Five cultivars and two populations of wild-type seedlings of American elm (Ulmus americana), 3 and 4 years old, were examined for differences in their abilities to compartmentalize and resist infection by artificially inoculating with Ophiostoma novo-ulmi. Morphological characteristics of tree defence, often referred to as the compartmentalization of decay in trees model, were used as a conceptual framework, with particular emphasis on the limiting of tangential spread of infection within the xylem and barriers that limit spread outwards to cells formed after infection. To investigate the change in functional xylem over time, 3-year-old trees were assessed at multiple time points following inoculation for hydraulic conductivity. Three and four-year-old cut trees were placed in 0.1% w/v safranin O for 18 to 24 hr to indicate functional xylem. Transverse sections of the stained stems were used to calculate per cent of sap-conducting xylem area and the per cent of circumference conducting of first formed cells and later formed cells. At each collection time, trees were assessed for disease severity on a 1–12 scale, based on the percentage of permanent wilt in the crown. There was considerable variation between cultivars in disease severity and their capacity to localize and resist infection. “Prairie Expedition,” which had the lowest disease severity rating in 2015 and the second lowest in 2016, consistently limited the spread of infection into newly formed xylem and had functional xylem around the entire circumference of the stem at 90 days post-inoculation. “Valley Forge” in 2016 had the lowest overall disease severity rating and was the only cultivar to consistently limit the tangential spread of infection within extant xylem. This research identifies key characteristics that some cultivars have to resist and limit infection and provides new information that can be used in disease screening programmes to evaluate other cultivars and older plant material.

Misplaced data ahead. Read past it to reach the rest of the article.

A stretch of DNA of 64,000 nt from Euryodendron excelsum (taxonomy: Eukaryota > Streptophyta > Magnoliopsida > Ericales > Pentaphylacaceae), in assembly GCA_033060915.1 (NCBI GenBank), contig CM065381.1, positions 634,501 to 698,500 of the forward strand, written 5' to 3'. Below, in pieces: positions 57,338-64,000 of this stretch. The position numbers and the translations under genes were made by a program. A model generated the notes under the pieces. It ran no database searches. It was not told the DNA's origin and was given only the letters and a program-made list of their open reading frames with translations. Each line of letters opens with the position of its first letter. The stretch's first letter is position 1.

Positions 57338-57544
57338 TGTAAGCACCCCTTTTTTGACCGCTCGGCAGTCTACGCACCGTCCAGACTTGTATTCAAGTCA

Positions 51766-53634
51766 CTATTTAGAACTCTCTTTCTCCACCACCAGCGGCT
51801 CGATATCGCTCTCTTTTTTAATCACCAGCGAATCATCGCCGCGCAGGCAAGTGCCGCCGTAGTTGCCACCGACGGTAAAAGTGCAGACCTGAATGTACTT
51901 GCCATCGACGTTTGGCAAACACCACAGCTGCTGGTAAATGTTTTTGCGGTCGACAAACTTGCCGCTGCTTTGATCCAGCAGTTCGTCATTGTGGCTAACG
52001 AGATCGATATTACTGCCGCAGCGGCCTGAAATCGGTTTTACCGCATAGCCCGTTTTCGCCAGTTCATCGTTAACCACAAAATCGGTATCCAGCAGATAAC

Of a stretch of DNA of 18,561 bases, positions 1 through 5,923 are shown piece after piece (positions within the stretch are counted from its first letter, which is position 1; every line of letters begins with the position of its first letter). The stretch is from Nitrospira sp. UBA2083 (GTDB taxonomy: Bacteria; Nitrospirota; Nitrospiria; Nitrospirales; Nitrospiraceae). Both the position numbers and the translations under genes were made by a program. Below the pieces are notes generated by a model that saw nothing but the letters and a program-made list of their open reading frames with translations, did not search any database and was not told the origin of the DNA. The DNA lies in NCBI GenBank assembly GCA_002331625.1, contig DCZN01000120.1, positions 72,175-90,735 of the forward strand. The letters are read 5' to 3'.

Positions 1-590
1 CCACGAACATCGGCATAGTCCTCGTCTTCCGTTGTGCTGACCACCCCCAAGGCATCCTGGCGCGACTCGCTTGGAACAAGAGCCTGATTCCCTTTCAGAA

Bibliographical noteFunding Information:
We would like to thank Ryan Murphy, Eric Otto, Samuel Redford, Samuel Voss, Tom Frost, Camille Schegel, Alissa Cotton and Shawn Ng for assisting in inoculations, sample processing and data collection. Project funding was provided by the Minnesota Environment and Natural Resources Trust Fund and the Minnesota Turf and Grounds Foundation.
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